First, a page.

A projectile/punch 20 is seated at an end wall 21 of the bore 13. Punch 20 is generally cylindrical in shape and coaxial with the bore 13. It is formed with a conical nose portion 22 meeting a shaft portion 23 that intersects a shoulder 24 which meets a peripheral edge 25. At an end 27 opposite to the conical nose 22, the punch 20 is provided with a threaded cavity 26. Because of the tapered portion 15, the peripheral portion 25 engages the bore 13 in a very light press fit so that the punch 20 remains in the end position shown in FIG. 1 until forced downward, as will be later explained.
At an external end 30, the body 11 is provided with a threaded recess 31 and a counter bore 32 providing communication between the recess 31 and the bore 13. Counter bore 32 and recess 31 combine to form a chamber in which is placed a cartridge 33 containing a gunpowder charge. Cartridge 33 may be of the conventional blank type or may be a special cartridge having a load designed for the situation in which it is used. A breech fitting 35 comprising an externally threaded portion 36 and a nut portion 37 is threadedly engaged in the recess 31 and contains a firing pin 38 slidingly positioned in a cylindrical bore 39.
The operation and use of the tapping apparatus 16 is carried out in a sequence of steps the first of which is the connection of the body 11 to a pipeline or vessel 40 which may contain a fluid under pressure. The connection may be by suitable means such as with welds 41, although various other clamping means might be acceptable, such as a saddle clamp.
When a tapping apparatus 16 has been assembled to the pipeline 40, and when the punch 20, cartridge 33, and breech fitting 35 are in place, a blow is delivered to the firing pin 38. The impact on the firing pin 38 causes it to detonate the cartridge 33 which explosively drives the punch 20 through the bore 13 into contact with the pipeline 40.
Upon striking the pipeline 40 the punch 20 pierces pipeline 40, as shown in FIG. 3. The degree of taper of the conical nose 22 and the amount of gunpowder or other explosive material in the cartridge effects the degree of penetration through the pipeline 40. Other factors having an effect on the penetration results are the hardness and other physical properties of the pipeline material. In most instances, with the proper choice of design parameters, the shoulder 27 of the punch 20 will come to rest on the outer surface of the pipeline 40 preventing further penetration by the nose 22. Also with the proper selection of design parameters and the proper hardening of the surface of conical nose 22, there is no fusion between the material of the punch 20 and the pipeline 40, so that the heat of penetration does not cause any welding between the two.
After the punch 20 has been explosively driven into pipeline 40, the breech fitting 35 is unscrewed from the recess 31 and withdrawn. Following this the empty cartridge 33 is removed.
As seen in FIG. 4, in the next step of the use of the tapping apparatus 16, an extraction tool means in the form of a threaded bolt 45 is rotated into threaded engagement in the recess 26 by insertion through the counter bore 32. Rotation may be accomplished by means of a conventional bolt head 46 or slot 47. A nut 48 is threadedly engaged on the bolt 45 before it is inserted into the punch 20.
Either at the time the body 11 is fastened to the pipeline 40 or before the next step in the process of the tapping operation, a coupling means 51 for a conduit 50 is fastened over the connection 12.
In the next step in the use of the tapping apparatus 16, the punch 20 is retracted from the pipeline 40 by rotation of the nut 48 while the bolt 45 is prevented from rotation by the head means 46 or the slot 49. It has been found that even though the punch 20 is very tightly engaged in the pipeline 40, it can be extracted by the tensile force exerted in reaction to the pressure of the nut 48 against the end 30.
After the punch 20 is loosened it can be withdrawn and pulled up into the taper portion 15 of the bore 13, either by physical force of the workman who is operating the tapping apparatus or by use of the bolt and nut 45, 48, respectively.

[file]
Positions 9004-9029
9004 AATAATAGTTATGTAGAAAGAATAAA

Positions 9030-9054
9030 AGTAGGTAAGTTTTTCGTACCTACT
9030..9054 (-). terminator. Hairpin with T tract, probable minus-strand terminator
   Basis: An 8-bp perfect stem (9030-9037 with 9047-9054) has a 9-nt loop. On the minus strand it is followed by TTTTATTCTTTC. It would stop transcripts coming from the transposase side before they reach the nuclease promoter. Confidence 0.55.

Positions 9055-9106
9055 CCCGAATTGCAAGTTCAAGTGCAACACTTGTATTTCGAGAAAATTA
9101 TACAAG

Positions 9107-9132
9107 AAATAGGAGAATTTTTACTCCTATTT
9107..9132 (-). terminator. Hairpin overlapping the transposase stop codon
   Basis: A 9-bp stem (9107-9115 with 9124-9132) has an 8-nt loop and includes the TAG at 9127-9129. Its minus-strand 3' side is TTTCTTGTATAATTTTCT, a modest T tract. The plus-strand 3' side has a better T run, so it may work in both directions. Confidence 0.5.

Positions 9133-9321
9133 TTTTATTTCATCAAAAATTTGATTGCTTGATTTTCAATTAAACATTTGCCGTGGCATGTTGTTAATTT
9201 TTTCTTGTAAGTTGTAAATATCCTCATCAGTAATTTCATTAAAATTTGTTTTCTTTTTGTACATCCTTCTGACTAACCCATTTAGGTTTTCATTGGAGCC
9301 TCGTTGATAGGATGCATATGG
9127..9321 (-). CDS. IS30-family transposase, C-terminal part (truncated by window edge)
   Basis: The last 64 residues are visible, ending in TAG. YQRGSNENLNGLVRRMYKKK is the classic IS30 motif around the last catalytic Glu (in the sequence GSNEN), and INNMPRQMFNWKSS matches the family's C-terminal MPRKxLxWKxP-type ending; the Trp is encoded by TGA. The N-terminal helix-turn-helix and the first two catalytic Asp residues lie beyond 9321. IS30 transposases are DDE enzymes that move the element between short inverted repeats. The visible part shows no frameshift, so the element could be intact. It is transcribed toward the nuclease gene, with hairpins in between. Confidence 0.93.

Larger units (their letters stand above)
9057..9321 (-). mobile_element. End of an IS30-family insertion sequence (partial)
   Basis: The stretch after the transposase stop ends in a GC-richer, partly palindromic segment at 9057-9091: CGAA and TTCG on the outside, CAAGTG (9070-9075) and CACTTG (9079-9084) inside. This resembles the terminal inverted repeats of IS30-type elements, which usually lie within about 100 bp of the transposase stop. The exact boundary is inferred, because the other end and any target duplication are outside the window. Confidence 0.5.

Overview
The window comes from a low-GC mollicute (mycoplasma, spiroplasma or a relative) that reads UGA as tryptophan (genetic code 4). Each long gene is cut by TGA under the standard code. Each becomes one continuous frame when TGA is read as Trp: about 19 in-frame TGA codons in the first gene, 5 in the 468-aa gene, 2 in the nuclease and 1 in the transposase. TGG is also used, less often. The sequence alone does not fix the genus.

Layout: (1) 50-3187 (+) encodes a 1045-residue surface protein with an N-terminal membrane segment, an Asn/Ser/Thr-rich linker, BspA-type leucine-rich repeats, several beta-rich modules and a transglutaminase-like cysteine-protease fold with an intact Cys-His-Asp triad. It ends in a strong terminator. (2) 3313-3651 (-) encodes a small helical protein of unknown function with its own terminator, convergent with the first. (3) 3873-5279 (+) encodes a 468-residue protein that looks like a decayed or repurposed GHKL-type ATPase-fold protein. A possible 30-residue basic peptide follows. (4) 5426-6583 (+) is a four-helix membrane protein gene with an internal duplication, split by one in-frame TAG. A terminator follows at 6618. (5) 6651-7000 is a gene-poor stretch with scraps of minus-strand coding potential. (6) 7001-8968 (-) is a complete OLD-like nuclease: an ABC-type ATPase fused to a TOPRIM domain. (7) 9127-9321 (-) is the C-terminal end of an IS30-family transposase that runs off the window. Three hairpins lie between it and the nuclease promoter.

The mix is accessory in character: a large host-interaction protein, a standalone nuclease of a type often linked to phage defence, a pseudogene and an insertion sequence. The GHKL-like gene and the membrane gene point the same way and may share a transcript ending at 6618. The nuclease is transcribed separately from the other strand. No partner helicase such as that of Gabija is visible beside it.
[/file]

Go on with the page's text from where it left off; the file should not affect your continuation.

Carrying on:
Once the punch 20 is withdrawn past the bore 14 of the connection 12, the fluid in the pipeline 40 will pass into the conduit 50 and the connection between the pipeline and the conduit has been made.
Referring to FIG. 5, in order to make the seal permanent and yet to leave the possiblity of further access, after the connection has been made, the bolt 45 can be disengaged from the recess 26 and removed from the body 11. A bolt or socket head cap screw 55 having a compressible seal 56 is then engaged in the threaded cavity 26 as a closure. Sealing, as well as fixation against rotation, is also provided by the engagement of the edge 25 in the tapered portion 15.
Those skilled in the art will appreciate that the configuration of the punch may be varied according to requirements and conditions. A tapping apparatus may be provided with a variety of punches each of which is suitable for a predetermined condition that the user may encounter. Punches may have conical pointed noses with relatively blunt tapers or may be furnished with longer sharper tapers. They may have various degrees of curvature. Punches may have chisel pointed noses as well as other penetrating shapes.
It is desirable, however, that the punch be configured so that it penetrates completely and without fusion to the pipeline. It has been found that a punch with a conical nose 22 of straight taper having an angle alpha of 20 degrees and having a diameter at the shaft portion 23 of 0.750 inches will penetrate a pipeline of a thickness of 0.237 inches without fusion. The above example of the punch was driven by a 0.357 caliber blank cartridge.
It has been found that when the punch is provided with an appropriate conical nose 22 for the conditions in which it is used and it is driven through the pipeline until the shoulder 27 contacts the pipeline, a smoothly infolded hole is made in the pipeline.
It is another important advantage of the tapping apparatus of this invention that in an emergency the extraction tool means, bolt 45, may be reinserted into the punch 20 and used to force the punch back down below the lateral bore 14 of the connection 12. This acts as a plug to substantially impede fluid flow into conduit 50. To accomplish this a nut 55 is provided (FIG. 6) similar to nut 48, except having both internal threads to engage bolt 45, and external threads engaged in threaded recess 31. The bolt 45 is screwed down through the nut 55 which forces the punch back down.